Vietnam would remain the only country with positive growth among five major economies in ASEAN, and its economic expansion would rebound to 6.7 percent in 2021, according to the International Monetary Fund’s October 2020 World Economic Outlook (WEO) Update released on Wednesday.
The IMF has revised its forecast for Vietnam’s gross domestic product (GDP) growth to 1.6 percent in 2020 from a previous estimate of 2.7 percent in June.
Vietnam, however, remains the only country among major economies in ASEAN-5, which includes Thailand, Malaysia, Indonesia, the Philippines, and Vietnam, expected to deliver positive growth this year.
Overall, ASEAN-5 economies are expected to contract 3.4 percent in 2020, before expanding 6.2 percent in 2021.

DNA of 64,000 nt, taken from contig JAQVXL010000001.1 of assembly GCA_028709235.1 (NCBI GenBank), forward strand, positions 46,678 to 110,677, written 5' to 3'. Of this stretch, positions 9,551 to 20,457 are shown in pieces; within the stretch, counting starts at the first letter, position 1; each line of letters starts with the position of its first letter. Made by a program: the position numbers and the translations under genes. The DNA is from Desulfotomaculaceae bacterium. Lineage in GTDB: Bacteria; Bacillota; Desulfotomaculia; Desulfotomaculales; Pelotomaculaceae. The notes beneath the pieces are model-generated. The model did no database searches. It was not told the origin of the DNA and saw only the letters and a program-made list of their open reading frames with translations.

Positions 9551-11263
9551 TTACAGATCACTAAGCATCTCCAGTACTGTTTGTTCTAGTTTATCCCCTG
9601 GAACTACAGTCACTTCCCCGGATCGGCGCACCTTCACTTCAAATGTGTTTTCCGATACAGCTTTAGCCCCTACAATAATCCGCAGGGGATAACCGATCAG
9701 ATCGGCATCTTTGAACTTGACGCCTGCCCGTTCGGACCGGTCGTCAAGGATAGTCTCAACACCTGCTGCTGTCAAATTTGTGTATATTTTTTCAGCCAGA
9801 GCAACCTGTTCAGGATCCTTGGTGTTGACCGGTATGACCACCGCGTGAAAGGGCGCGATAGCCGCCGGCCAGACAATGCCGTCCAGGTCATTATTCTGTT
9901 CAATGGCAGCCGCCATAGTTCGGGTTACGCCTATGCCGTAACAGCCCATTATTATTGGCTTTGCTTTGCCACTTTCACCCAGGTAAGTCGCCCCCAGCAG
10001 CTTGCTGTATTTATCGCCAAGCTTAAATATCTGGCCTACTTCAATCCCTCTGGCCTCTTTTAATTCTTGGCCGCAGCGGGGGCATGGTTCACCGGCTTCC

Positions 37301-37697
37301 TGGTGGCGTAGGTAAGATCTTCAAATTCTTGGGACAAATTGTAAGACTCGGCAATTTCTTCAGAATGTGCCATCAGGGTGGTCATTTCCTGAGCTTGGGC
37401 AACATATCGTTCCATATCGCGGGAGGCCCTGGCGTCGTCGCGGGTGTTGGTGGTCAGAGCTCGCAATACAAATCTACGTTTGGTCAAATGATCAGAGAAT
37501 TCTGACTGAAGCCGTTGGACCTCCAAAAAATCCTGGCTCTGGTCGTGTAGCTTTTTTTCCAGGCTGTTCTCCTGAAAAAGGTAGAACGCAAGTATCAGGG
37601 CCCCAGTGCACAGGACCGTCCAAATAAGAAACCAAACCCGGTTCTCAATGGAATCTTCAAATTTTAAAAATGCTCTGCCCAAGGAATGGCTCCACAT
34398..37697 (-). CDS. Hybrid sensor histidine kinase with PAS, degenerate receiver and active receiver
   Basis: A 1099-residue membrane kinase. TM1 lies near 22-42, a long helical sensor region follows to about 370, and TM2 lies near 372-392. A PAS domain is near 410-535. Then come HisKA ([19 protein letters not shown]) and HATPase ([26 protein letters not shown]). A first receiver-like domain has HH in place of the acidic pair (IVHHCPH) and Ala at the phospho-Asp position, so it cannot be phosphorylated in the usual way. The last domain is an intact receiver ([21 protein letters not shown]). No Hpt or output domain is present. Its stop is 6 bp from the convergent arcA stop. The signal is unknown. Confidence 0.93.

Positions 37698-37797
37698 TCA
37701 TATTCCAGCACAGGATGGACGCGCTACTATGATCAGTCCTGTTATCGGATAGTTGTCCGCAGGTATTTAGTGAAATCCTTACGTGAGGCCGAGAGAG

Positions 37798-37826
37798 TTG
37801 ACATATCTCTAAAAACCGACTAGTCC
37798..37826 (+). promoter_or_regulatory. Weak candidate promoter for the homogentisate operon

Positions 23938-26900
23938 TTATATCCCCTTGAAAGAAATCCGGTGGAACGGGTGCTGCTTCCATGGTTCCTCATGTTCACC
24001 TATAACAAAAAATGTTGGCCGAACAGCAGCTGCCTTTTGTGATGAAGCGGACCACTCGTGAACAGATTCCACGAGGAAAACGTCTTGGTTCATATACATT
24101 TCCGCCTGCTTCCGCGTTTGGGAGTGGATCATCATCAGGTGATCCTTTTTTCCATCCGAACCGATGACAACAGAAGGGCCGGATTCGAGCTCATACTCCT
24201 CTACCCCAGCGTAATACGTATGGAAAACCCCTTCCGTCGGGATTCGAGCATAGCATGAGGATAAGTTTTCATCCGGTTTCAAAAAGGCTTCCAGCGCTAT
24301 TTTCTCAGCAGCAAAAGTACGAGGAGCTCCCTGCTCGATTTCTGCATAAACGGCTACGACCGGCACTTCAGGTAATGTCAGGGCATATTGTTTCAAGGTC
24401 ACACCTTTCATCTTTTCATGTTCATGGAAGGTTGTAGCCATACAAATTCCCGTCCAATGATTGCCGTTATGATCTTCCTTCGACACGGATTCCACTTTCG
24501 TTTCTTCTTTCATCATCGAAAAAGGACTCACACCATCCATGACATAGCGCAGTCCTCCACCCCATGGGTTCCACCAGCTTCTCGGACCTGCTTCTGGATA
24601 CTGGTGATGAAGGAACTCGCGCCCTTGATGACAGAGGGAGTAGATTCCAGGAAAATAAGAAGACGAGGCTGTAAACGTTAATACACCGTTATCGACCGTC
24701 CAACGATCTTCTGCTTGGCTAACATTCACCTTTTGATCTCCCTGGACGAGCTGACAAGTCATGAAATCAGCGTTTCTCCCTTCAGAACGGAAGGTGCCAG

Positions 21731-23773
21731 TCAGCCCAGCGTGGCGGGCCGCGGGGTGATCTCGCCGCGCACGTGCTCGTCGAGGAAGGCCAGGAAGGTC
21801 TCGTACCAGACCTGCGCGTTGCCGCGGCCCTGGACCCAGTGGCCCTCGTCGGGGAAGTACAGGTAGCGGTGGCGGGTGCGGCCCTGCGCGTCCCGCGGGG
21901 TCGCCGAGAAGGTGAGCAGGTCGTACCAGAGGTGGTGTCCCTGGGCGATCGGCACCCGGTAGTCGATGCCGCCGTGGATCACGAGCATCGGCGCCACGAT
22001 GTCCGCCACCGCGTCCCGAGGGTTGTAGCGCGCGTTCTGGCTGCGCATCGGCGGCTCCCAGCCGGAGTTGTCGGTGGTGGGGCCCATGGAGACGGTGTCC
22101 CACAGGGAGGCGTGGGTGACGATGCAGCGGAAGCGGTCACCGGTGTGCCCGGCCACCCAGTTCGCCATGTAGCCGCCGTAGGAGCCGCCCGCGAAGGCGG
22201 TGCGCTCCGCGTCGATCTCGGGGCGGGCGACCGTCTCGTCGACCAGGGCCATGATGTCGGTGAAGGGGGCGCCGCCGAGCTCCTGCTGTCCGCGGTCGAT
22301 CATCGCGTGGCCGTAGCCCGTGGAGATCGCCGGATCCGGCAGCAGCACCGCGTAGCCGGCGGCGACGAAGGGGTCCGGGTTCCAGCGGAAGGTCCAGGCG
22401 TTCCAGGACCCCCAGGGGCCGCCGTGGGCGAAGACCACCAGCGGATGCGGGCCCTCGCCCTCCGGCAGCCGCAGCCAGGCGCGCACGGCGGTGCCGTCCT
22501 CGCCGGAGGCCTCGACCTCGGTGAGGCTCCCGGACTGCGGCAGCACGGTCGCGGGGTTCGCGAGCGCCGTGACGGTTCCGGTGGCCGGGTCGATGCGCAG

The IMF forecast that Vietnam’s GDP in 2020 may exceed US$340 billion, higher than Singapore ($337 billion) and the Philippines ($367 billion).
Meanwhile, the nation’s GDP per capita could increase from $3,416 in 2019 to $3,500 at the end of this year.
Vietnamese are poised to become richer than Filipinos starting this year, in another direct consequence of the pandemic and how the two governments have addressed the health crisis differently, The Philippine Star – an English-language print and digital newspaper in the Philippines – commented.
“Worse, if IMF estimates are to be believed, Filipinos’ income is unlikely to catch up with that of the Vietnamese in the next 5 years,” The Philippine Star wrote.
Vietnam’s GDP increased 2.12 percent in January-September, according to the General Statistics Office.
Although the slowest growth in the past decade, it has to be considered a success given the heavy toll the COVID-19 pandemic has taken on the global economy.
Speaking at a cabinet meeting in early October, Vietnam's Prime Minister Nguyen Xuan Phuc called for more efforts to achieve a GDP growth rate of 2.5-3 percent this year.